Writers often talk to themselves.  I do it when I’m grocery shopping, debating the selection of various items on my list.  I also do it when I’m watching TV by myself.  A few days ago this led to the beginning of my latest short story.

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So there I was, watching another one of those movies where the team of paranormal investigators seriously regrets hanging out in the haunted insane asylum overnight.  Me, I’d call this a bad idea on paper, never mind actually going inside the building.

It got to the point where I started yelling advice and criticism at the actors.  Having watched far too many of these movies, I can tell from the music and the timing when the next Scary Thing is about to happen.

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I was sitting there, being sarcastic at the characters onscreen, when it suddenly hit me:  This is great dialogue.  A few minutes’ thought gave me the basics I needed to set up a team of wannabe ghost hunters talking to an older relative of one of them who had some actual experience with the paranormal.  The older relative tries to make the kids see how little they really know about the risks involved in stirring up paranormal entities.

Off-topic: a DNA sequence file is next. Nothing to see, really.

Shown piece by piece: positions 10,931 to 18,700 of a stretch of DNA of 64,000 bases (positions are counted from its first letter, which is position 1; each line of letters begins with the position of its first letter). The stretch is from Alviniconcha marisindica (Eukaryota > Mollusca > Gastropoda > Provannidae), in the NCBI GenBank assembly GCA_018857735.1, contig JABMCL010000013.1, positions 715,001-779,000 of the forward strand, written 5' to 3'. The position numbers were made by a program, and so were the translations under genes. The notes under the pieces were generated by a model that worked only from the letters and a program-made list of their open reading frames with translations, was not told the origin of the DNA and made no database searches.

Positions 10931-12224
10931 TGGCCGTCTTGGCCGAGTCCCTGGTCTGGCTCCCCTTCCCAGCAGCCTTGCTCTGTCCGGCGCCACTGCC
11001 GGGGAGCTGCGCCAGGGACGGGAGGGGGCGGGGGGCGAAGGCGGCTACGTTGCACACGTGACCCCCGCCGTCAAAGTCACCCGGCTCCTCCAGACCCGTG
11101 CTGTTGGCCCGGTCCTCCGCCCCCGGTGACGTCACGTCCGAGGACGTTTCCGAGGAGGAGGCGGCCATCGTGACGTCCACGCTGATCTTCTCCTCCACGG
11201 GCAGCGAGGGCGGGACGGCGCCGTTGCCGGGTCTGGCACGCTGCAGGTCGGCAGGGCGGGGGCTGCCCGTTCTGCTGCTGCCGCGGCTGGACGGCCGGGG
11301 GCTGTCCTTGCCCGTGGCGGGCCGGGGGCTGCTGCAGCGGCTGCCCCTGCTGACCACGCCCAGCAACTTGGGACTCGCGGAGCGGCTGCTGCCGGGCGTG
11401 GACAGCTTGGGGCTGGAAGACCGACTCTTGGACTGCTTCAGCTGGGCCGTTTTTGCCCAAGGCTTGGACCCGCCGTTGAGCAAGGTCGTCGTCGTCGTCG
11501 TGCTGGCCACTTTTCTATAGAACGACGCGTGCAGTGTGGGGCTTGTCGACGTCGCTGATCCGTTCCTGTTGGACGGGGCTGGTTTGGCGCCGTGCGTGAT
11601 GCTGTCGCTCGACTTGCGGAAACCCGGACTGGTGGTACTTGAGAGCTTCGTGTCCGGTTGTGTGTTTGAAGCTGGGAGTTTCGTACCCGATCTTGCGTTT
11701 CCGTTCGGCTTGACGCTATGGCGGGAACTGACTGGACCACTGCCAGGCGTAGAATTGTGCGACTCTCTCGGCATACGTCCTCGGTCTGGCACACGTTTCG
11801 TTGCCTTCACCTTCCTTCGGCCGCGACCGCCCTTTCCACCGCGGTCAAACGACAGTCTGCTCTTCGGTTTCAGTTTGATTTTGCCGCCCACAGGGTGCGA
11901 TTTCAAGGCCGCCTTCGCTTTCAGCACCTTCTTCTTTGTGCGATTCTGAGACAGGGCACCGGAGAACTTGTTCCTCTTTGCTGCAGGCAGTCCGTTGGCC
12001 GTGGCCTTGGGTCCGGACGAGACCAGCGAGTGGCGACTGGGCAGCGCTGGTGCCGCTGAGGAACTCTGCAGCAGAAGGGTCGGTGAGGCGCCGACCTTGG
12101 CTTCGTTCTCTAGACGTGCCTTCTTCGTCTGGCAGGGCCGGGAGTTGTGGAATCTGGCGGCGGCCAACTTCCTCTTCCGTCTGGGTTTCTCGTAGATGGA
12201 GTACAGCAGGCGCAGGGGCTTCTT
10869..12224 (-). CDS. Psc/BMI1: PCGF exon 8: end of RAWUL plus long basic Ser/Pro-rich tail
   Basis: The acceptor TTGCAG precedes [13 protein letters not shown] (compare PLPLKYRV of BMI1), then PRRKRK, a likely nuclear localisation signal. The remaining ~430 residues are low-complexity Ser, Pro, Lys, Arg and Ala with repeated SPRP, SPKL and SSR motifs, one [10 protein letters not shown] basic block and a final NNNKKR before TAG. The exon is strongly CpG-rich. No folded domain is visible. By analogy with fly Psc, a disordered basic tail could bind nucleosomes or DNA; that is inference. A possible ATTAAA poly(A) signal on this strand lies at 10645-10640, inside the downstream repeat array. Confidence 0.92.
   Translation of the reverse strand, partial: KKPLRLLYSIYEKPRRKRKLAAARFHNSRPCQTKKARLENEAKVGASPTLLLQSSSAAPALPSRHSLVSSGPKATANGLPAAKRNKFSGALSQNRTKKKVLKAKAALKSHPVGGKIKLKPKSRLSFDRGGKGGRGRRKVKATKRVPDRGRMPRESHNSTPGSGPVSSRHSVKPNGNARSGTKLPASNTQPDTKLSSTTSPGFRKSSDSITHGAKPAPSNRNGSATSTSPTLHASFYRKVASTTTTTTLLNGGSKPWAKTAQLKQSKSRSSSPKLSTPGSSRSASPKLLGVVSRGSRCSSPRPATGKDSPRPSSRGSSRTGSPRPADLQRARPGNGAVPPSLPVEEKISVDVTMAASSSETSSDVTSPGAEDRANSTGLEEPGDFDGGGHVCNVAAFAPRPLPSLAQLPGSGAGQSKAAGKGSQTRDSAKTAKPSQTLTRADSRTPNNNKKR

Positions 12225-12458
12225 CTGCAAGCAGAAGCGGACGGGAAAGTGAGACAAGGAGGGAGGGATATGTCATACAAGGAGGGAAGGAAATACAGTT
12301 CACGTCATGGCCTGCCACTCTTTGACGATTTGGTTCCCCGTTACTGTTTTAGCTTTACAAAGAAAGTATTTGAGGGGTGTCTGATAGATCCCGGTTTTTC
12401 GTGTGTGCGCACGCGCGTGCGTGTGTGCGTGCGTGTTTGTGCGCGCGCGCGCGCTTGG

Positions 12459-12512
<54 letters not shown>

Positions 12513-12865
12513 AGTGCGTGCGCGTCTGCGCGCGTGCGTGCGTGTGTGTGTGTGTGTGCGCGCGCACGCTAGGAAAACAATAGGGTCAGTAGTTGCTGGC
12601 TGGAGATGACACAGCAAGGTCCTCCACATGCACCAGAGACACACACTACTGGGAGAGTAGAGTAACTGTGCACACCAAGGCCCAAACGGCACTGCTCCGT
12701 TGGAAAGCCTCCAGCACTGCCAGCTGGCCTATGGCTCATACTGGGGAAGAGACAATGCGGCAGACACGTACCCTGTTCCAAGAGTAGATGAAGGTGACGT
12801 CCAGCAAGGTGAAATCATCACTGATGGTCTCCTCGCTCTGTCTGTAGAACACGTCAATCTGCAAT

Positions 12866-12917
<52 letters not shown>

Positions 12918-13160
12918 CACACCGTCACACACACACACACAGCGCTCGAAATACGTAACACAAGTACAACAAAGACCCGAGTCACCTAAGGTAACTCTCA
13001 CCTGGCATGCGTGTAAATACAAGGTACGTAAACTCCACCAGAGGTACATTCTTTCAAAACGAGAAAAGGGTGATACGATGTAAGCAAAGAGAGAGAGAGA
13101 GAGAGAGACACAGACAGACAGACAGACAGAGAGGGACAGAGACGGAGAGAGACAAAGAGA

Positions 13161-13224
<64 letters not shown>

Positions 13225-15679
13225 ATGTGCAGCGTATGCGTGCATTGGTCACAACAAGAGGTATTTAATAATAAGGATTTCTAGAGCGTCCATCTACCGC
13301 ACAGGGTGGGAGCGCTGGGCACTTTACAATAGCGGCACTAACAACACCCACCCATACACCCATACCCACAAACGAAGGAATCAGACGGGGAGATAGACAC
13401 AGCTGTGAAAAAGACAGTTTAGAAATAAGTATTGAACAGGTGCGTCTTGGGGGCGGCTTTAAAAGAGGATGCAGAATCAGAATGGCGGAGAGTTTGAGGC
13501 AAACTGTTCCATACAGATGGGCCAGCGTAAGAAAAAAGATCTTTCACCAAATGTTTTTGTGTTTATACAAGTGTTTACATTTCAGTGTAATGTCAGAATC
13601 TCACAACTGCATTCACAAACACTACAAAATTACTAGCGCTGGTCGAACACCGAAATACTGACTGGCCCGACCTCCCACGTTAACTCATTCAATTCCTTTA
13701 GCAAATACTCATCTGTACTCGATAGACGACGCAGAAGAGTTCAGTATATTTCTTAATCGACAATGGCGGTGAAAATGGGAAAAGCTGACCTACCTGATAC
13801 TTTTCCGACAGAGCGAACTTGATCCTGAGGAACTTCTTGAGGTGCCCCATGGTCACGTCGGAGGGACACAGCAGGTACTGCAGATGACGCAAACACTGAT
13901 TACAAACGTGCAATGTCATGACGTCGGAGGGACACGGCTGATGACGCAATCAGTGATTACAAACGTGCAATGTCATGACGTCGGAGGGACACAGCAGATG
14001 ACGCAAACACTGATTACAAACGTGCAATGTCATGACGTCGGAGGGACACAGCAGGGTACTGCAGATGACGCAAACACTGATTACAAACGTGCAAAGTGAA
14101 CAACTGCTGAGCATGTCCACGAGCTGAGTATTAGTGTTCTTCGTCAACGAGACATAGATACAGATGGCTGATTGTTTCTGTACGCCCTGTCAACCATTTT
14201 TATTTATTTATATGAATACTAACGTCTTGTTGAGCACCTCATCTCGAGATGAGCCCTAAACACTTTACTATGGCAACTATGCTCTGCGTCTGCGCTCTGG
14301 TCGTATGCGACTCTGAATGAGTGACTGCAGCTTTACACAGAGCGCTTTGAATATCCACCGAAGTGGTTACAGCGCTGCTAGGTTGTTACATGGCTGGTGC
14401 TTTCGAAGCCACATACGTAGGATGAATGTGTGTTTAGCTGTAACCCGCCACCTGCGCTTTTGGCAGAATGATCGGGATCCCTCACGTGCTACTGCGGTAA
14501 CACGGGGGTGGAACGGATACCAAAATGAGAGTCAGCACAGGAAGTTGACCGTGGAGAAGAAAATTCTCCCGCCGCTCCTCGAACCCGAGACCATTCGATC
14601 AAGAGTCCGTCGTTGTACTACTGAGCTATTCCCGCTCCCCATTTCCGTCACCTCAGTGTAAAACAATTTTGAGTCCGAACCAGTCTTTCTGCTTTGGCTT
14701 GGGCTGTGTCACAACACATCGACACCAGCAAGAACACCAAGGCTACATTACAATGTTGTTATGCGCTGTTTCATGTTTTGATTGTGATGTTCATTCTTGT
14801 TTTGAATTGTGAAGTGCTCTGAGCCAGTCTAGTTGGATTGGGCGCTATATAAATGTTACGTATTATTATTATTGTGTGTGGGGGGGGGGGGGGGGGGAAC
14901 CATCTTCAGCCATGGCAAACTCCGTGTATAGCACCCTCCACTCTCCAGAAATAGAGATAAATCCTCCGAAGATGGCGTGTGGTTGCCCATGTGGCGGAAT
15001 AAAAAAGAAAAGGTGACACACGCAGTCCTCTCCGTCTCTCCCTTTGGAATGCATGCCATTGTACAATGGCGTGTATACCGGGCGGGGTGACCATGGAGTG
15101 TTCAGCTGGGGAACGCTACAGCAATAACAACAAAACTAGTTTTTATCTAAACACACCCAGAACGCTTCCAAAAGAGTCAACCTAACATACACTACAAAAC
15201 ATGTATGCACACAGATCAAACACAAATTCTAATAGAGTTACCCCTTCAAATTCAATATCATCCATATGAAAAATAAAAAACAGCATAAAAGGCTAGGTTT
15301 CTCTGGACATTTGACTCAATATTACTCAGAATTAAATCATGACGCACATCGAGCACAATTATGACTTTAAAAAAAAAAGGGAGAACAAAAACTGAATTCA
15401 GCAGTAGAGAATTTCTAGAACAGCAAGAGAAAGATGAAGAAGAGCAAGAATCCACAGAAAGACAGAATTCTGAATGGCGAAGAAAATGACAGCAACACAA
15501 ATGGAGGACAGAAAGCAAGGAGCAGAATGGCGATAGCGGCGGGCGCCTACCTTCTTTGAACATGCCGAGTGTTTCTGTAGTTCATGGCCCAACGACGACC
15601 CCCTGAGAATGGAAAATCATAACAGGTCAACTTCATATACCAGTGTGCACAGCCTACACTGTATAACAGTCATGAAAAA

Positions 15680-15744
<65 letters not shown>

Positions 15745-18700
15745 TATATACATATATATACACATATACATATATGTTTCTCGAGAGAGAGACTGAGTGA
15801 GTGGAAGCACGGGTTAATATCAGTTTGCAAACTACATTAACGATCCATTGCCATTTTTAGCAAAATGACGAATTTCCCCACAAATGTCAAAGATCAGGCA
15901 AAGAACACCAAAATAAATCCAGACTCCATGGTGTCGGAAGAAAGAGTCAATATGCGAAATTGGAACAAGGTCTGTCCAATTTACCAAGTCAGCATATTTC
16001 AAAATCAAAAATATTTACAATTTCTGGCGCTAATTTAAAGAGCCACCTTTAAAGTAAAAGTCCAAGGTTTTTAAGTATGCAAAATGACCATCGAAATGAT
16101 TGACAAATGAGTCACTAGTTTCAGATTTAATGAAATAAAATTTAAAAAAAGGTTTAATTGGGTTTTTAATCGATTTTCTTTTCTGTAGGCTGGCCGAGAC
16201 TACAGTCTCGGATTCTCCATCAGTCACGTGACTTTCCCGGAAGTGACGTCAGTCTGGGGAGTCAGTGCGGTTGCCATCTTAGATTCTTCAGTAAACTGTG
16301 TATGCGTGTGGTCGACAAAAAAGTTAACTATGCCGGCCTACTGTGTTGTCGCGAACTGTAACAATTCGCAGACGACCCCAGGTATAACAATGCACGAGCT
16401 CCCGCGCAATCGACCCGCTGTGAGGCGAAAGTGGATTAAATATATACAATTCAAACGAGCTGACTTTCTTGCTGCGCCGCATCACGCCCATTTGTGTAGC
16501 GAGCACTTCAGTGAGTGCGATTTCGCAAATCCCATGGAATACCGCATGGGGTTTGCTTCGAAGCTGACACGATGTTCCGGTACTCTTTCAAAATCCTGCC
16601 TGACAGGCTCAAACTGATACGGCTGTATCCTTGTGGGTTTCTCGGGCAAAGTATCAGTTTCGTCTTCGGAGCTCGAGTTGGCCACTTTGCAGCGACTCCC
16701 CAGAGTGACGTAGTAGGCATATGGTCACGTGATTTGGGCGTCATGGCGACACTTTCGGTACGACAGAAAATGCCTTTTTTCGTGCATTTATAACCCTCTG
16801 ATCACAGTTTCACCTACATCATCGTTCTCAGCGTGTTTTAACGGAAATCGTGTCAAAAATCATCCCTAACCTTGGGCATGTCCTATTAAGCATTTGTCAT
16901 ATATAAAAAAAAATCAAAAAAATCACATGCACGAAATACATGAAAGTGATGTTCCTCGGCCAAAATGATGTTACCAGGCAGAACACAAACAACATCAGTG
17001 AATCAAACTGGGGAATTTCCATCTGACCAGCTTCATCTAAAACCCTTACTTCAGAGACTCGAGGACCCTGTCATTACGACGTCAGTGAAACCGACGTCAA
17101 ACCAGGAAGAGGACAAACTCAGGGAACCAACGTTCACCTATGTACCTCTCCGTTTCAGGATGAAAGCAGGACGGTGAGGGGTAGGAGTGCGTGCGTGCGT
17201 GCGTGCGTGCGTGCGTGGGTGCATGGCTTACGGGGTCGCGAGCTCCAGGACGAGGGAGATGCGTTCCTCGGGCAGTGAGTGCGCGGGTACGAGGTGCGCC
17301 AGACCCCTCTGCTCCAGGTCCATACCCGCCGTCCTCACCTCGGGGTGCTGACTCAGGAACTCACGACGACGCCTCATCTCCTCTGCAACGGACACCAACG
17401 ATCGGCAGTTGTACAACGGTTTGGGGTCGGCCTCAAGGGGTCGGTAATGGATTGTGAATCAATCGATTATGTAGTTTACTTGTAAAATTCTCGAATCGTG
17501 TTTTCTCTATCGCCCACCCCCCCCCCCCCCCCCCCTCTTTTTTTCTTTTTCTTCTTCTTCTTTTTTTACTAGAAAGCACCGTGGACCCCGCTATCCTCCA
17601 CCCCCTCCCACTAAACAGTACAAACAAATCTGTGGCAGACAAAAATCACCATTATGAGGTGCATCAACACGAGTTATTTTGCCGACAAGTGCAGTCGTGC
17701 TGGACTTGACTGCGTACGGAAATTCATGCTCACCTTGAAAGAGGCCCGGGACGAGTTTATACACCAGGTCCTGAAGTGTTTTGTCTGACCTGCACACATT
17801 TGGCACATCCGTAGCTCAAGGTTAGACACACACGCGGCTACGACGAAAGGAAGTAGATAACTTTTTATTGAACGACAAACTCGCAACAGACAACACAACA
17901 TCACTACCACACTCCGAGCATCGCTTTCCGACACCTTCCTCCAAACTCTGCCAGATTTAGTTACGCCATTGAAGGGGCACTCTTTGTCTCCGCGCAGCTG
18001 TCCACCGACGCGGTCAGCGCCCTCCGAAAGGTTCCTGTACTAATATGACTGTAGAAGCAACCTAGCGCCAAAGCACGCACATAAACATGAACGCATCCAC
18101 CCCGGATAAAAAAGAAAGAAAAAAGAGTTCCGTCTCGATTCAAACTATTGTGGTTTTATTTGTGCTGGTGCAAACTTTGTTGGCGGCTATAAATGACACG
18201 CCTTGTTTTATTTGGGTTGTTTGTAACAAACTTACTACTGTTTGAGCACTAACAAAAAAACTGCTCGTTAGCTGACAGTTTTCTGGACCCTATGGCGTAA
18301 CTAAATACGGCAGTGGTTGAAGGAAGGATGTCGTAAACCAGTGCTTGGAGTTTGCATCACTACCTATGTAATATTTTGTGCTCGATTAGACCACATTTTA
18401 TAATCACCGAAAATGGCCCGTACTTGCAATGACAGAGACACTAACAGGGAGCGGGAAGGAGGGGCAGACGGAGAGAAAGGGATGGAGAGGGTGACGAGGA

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Does it stop them?  It does not.

I’m having a lot of fun shaping the main character by using all of my own objections, all of my knowledge of folklore and superstitions, and what little experience I do have with the paranormal.  A few of my most successful stories have come from using my own voice for a character that I design to suit the needs of the story.  I’m thinking of “Fallen Idol,” “Music Lover,” and “The Family Spirit” in particular.

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Humor in paranormal writing is a happy thing.  Humor in most writing is a happy thing.

Do you find reading your work aloud helps the editing process?  Does acting out a scene just make you feel silly?  Let me know what works for you.

BONUS:  Since my new short story will fit the horror genre, the first three people to respond in the Comments section will receive a copy of my ebook The Fright Factory: Building Better Horror.

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Filed under bad movies, classics, creativity, editing, fantasy, Fiction, Goals, Horror, hospital, Humor, research, Writing